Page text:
Boy, 7, Raises More than 30,000 Dollars for Sick Friend
(LOS ANGELES) -- First-grader Jonah Pournazarian, 7, is best friends with Dylan Siegel, 6. Jonah has been diagnosed with glycogen storage disease type 1B, a rare liver disorder that doesn’t have a cure. Dylan decided to raise money for research to help his friend. Late last fall, he hatched a plan and approached his parents.
“We said, ‘Let’s do a lemonade stand, the typical thing,’” David Siegel, Dylan’s dad, told ABC News.
“He looked at us and said, ‘I want to write a book.’”
After just two months on the market, sales of the handwritten and illustrated book and chocolate bars have raised $30,000 and counting, David Siegel said.
Now Dylan’s goal is $1 million, his father said.
The 16-page book Chocolate Bar, uses the term to mean “cool.” “Disneyland is so chocolate bar,” the book starts out. The ending? “I like to help my friends. That is the biggest chocolate bar.”
The book and Siegel’s efforts have gotten a little help. Whole Foods has donated hundreds of chocolate bars. A local Barnes & Noble bookstore hosted a book signing that drew 200 people, Dylan’s father said. People from states including Tennessee and Missouri have donated money to the cause via Facebook and a website. The boys appeared on CBS television show The Doctors last week, pinching each others’ cheeks as they told their story.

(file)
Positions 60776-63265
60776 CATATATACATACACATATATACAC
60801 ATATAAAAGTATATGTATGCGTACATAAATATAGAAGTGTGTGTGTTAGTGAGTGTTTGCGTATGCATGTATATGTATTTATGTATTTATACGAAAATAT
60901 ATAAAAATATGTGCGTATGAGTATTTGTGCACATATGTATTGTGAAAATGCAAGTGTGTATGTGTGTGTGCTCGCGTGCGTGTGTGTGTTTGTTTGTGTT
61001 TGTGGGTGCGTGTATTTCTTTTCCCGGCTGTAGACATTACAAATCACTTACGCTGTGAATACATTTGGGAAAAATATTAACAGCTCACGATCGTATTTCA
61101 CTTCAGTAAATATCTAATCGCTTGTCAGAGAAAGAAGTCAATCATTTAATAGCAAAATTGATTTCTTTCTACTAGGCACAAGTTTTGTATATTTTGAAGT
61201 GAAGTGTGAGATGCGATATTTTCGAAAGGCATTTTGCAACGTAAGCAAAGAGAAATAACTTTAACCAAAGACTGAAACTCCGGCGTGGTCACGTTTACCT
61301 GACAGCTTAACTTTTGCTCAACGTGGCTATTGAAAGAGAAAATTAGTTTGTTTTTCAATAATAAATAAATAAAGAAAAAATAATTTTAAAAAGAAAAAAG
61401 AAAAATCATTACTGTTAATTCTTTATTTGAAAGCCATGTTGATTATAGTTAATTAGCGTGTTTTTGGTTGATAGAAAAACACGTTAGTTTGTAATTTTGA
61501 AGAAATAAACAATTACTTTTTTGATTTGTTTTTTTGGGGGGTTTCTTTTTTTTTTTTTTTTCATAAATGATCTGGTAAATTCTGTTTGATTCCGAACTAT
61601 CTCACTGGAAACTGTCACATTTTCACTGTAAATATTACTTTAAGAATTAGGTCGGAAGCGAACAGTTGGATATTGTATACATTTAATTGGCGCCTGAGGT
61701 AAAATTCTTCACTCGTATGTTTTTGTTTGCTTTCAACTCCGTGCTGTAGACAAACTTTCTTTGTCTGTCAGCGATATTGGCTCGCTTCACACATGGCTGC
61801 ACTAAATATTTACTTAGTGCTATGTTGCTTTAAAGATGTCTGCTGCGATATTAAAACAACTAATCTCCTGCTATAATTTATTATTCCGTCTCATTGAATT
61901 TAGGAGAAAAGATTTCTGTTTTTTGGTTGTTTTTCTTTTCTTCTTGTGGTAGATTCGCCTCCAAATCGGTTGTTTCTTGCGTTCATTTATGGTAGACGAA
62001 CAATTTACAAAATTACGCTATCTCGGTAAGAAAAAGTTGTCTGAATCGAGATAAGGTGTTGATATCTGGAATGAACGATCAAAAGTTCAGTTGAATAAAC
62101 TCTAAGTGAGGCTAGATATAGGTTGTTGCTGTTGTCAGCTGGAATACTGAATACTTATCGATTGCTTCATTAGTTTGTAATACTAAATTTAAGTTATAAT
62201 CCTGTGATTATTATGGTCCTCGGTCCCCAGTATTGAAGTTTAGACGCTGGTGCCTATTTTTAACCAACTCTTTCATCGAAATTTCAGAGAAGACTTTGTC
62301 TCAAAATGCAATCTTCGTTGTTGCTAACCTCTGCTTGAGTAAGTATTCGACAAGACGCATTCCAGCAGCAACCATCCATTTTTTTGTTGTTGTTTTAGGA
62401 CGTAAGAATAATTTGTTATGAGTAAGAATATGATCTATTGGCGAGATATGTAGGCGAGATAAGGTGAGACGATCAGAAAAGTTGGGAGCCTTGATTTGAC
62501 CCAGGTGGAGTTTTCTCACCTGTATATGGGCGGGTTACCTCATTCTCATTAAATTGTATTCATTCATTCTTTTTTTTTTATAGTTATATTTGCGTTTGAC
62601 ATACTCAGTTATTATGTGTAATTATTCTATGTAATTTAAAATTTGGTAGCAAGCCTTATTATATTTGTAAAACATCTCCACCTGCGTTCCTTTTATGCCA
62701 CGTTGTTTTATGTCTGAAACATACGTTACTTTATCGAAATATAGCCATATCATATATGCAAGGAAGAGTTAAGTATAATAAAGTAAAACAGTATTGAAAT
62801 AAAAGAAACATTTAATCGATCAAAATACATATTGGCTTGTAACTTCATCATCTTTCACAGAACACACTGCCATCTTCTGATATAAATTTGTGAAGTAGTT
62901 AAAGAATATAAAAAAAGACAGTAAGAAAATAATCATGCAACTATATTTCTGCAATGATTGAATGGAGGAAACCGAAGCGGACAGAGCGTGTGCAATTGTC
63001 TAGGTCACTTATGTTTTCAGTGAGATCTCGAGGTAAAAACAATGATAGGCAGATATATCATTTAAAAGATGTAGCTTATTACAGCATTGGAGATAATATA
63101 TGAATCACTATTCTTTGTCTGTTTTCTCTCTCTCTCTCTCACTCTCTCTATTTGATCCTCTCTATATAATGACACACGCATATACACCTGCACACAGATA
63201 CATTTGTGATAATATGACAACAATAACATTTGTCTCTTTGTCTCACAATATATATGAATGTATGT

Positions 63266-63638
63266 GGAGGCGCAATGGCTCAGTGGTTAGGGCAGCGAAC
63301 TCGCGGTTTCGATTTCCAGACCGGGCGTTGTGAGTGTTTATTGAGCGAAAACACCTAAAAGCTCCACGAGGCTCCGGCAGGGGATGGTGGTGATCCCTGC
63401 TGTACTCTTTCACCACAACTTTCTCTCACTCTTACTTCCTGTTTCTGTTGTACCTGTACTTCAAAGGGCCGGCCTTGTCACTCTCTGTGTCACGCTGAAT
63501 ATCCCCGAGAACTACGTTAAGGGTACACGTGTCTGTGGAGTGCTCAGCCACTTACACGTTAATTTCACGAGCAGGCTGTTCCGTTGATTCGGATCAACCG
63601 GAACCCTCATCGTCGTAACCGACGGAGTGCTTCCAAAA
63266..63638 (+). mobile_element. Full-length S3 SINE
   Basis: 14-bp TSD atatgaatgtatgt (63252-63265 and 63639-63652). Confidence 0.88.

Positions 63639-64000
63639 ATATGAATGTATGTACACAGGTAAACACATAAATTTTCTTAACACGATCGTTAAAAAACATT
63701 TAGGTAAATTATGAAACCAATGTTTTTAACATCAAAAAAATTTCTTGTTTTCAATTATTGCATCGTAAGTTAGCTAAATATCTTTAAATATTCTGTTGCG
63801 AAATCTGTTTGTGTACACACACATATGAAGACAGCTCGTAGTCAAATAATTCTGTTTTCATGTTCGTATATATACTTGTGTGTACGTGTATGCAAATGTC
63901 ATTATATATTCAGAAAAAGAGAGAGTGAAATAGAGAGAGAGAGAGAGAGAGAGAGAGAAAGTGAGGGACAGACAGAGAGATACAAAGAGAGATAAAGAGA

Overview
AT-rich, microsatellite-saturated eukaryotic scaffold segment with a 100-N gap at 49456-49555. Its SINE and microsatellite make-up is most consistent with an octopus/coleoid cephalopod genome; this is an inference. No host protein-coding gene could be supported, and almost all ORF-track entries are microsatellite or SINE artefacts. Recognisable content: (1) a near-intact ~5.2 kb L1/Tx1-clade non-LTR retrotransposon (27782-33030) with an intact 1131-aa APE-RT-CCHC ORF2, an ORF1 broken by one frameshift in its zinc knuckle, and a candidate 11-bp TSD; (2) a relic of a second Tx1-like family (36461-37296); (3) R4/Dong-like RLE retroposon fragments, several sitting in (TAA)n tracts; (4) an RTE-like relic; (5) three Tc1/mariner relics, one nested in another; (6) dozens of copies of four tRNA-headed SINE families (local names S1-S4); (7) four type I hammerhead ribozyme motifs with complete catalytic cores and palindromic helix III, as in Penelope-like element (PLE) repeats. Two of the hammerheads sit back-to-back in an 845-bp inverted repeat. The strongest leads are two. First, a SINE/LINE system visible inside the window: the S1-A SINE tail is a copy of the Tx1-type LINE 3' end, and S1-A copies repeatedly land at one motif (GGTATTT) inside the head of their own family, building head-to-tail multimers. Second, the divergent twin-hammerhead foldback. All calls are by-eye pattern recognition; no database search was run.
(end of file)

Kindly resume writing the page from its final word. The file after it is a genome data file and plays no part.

The money from the fund and book and chocolate sales have been sent to the University of Florida School of Medicine in Gainsville, where research is taking place under Dr. David Weinstein, who is working with 200 families.
Jonah was diagnosed with his illness when he was a baby and suffered from night sweats and low blood sugar, his father said. This genetic condition afflicts one in a million children, his father said. Most days all he eats is cornstarch mixed with chicken soup with vegetables that his mother makes and feeds him through a tube, his father said. At school, Jonah’s parents have had to ask parents of other children to keep their child home if they get sick or to at least notify Jonah’s parents so they can keep him home.
As a result of Siegel’s efforts, the rare disease has gotten national attention for the first time.
Jonah and his family couldn’t be happier.
“We never dreamed that this was going to happen,” David Siegel said. “It’s just struck a nerve and now we don’t want to stop until we’ve hit our mission.”
That’s pretty chocolate bar.
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